Last year, Hurricane Fiona hit Puerto Rico, knocking out power across the island.
But in the mountain town of Castañer, the lights stayed on at a community center and several businesses.
“Everybody loses power … but the folks over in Castañer never lost power,” says Carlos Alberto Velázquez López of the Puerto Rican Solar Business Accelerator, a program led by the Interstate Renewable Energy Council. “Also, other residents of that local region were able to come into the business sector and draw on their energy and electricity for basic necessities.”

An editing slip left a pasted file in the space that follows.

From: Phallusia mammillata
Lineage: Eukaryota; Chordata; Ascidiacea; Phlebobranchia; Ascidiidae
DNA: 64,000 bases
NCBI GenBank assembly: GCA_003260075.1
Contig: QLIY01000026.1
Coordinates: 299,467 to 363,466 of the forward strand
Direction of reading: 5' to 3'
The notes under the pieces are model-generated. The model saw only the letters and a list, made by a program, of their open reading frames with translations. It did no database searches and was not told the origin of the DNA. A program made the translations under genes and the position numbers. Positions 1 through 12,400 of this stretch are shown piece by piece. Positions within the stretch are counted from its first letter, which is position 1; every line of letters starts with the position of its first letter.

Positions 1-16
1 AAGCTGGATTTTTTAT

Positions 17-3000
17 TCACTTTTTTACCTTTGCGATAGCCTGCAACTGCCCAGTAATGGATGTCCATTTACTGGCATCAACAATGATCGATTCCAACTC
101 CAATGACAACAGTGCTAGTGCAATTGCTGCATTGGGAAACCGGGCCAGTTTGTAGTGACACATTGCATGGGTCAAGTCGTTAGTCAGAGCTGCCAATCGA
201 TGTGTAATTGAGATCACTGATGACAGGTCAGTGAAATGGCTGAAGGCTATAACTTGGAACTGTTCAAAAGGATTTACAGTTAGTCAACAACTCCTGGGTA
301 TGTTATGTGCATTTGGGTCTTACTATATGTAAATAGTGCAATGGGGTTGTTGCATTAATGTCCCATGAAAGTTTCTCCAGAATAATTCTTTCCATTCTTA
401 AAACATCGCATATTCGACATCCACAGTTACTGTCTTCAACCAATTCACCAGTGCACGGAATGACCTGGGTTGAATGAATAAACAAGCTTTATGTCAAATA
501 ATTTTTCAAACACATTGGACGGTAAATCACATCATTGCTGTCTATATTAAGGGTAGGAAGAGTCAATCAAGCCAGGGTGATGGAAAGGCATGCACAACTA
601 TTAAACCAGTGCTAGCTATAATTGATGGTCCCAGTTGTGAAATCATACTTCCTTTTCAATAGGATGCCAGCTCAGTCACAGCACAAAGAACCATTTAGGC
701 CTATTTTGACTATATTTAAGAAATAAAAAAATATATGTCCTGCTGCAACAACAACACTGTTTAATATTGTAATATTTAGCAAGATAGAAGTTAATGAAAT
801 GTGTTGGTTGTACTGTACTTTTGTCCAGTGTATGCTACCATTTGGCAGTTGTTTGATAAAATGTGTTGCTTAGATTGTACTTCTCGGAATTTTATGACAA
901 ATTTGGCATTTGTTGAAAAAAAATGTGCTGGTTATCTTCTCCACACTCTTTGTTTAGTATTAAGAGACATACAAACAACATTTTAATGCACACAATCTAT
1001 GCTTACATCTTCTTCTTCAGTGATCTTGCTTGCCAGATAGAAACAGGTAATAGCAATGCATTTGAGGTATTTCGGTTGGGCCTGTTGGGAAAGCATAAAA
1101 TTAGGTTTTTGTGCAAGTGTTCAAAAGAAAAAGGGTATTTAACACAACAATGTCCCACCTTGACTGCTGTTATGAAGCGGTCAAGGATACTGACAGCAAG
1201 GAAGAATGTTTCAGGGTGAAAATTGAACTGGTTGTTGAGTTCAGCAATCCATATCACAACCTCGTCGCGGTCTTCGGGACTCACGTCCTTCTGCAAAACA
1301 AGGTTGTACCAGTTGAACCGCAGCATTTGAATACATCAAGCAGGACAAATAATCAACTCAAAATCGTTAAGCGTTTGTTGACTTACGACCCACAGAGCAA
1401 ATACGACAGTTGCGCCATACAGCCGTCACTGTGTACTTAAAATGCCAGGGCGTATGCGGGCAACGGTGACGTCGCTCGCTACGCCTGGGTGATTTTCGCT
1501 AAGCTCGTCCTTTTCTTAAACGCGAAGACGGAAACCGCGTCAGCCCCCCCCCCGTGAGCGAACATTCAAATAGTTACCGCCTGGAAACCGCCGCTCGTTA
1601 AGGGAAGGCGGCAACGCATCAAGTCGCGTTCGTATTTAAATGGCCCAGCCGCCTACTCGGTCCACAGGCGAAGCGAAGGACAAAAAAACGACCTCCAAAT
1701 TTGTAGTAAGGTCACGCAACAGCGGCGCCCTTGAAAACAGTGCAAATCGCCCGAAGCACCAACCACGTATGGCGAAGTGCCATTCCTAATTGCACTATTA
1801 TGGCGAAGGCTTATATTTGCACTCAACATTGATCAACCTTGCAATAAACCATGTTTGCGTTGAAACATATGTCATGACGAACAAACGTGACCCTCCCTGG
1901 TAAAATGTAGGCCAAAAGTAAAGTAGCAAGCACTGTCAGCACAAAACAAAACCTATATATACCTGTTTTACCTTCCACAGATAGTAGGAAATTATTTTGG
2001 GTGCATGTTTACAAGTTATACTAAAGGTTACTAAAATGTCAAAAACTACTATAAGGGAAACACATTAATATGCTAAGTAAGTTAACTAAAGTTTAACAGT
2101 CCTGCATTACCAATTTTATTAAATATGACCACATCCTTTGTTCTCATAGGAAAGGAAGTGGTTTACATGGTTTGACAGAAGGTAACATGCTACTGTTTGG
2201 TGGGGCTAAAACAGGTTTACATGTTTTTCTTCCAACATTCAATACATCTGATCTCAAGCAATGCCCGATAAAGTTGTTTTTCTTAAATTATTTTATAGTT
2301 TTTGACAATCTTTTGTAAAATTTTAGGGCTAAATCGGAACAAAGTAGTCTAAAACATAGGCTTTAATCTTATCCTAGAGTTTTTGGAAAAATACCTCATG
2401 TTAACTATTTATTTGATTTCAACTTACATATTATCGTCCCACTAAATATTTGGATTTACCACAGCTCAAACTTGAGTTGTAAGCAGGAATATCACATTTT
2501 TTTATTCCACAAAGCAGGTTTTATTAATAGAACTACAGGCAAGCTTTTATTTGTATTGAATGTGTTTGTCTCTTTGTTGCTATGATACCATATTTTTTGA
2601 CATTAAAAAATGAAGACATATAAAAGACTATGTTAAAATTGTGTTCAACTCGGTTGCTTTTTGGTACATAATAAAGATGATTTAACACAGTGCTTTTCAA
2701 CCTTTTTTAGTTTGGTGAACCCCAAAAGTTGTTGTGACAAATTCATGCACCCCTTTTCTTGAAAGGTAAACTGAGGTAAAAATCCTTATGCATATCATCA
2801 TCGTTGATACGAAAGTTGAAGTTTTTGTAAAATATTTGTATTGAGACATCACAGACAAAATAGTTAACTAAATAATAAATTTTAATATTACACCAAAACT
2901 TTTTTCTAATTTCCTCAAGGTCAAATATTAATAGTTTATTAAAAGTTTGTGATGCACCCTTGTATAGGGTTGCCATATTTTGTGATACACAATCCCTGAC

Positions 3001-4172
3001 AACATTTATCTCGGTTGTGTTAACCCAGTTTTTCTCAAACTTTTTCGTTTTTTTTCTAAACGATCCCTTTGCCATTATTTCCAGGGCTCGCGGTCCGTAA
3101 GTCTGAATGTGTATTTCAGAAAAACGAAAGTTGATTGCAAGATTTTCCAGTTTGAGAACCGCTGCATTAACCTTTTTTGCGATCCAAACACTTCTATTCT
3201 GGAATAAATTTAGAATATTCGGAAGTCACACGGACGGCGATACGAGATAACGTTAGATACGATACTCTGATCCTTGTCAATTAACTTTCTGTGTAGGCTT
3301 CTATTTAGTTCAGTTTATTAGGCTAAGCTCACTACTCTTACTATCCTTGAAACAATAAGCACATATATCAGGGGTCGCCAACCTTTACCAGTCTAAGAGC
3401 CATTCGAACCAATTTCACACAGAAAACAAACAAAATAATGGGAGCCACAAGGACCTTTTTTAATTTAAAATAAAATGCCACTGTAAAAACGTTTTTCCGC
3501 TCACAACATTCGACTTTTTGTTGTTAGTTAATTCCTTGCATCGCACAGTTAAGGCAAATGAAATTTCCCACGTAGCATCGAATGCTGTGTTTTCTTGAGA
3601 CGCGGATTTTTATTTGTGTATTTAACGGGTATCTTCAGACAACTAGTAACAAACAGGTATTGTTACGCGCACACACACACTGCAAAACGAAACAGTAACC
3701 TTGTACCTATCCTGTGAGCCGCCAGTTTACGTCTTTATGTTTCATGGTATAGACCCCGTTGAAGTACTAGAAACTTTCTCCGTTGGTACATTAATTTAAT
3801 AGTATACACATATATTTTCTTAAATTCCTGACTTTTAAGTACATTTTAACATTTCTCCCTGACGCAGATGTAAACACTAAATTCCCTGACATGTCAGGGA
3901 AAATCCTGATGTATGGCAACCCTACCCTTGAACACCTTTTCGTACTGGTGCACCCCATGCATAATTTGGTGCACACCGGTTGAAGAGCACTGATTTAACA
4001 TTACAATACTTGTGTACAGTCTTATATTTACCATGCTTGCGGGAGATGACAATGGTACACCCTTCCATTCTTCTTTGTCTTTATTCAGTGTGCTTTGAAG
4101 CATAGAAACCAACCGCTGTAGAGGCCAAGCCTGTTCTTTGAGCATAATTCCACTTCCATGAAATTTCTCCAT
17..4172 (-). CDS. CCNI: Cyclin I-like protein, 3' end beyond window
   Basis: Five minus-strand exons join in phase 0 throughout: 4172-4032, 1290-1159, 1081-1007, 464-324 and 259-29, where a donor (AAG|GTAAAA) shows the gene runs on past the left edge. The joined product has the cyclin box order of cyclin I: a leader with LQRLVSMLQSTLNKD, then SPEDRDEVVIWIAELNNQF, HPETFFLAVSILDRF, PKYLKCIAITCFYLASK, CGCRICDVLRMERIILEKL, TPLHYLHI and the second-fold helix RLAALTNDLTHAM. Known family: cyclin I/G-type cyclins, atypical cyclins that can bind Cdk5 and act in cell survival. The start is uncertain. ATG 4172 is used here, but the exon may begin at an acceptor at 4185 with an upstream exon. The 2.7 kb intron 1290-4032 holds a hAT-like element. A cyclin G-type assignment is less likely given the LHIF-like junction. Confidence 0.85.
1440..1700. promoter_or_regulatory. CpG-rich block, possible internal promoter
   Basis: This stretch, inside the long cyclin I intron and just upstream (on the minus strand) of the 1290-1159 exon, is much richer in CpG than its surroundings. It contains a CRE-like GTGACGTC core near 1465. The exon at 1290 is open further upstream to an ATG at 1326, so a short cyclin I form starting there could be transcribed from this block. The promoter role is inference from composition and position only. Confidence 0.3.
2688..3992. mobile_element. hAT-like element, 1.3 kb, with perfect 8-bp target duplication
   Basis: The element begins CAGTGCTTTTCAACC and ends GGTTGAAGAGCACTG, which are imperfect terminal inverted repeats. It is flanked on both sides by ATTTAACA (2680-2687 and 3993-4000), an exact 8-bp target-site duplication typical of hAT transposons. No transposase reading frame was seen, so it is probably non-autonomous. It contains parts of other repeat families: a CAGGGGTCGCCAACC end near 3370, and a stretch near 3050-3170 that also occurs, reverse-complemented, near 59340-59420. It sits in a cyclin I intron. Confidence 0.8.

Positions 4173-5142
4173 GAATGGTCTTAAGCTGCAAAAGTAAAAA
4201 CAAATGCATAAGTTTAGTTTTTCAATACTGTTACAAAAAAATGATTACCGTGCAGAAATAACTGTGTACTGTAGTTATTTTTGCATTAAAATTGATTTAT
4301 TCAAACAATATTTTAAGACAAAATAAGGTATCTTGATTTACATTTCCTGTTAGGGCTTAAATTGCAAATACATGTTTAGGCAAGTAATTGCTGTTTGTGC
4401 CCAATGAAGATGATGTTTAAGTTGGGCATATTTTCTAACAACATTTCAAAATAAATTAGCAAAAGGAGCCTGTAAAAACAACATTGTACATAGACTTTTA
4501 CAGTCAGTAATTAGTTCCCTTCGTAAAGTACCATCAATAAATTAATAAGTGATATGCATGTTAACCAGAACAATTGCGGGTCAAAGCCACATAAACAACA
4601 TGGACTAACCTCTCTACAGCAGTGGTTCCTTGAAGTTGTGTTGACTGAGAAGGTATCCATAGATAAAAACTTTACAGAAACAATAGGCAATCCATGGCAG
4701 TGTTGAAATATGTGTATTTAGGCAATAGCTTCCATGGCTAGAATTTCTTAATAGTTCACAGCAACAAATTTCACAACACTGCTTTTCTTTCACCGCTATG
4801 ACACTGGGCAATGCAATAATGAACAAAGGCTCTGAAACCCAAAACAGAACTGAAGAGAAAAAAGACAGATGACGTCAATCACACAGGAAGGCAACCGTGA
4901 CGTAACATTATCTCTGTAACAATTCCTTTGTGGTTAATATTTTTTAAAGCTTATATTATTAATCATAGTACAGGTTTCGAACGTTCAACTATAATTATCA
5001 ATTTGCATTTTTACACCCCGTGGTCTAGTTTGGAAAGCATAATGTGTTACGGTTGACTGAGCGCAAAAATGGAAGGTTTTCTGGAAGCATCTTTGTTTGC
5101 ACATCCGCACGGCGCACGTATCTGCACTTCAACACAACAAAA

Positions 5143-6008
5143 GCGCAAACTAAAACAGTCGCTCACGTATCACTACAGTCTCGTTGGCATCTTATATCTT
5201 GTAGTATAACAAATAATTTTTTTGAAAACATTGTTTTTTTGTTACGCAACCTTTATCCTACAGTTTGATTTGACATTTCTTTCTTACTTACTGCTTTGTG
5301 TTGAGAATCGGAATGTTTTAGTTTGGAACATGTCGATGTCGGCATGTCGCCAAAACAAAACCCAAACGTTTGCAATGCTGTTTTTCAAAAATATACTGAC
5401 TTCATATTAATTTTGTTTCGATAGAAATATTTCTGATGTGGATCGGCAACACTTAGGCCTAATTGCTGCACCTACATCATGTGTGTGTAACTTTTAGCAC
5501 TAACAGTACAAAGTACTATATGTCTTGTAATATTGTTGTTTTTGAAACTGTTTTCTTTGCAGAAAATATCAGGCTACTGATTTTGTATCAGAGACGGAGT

Velázquez López says Castañer had power thanks to a solar microgrid that his group helped install last year. It includes solar panels and battery storage that can operate independently of the island’s electricity grid in an emergency.
He says the need for the microgrid became clear when Hurricane Maria hit in 2017.
It took more than two months for power to be restored to much of the island after the storm. In Castañer, the lights did not come back on for more than six months.
“To me, that was unacceptable,” Velázquez López says.
So the microgrid now offers residents more stability, even as climate change brings more extreme storms.
Reporting credit: Ethan Freedman/ChavoBart Digital Media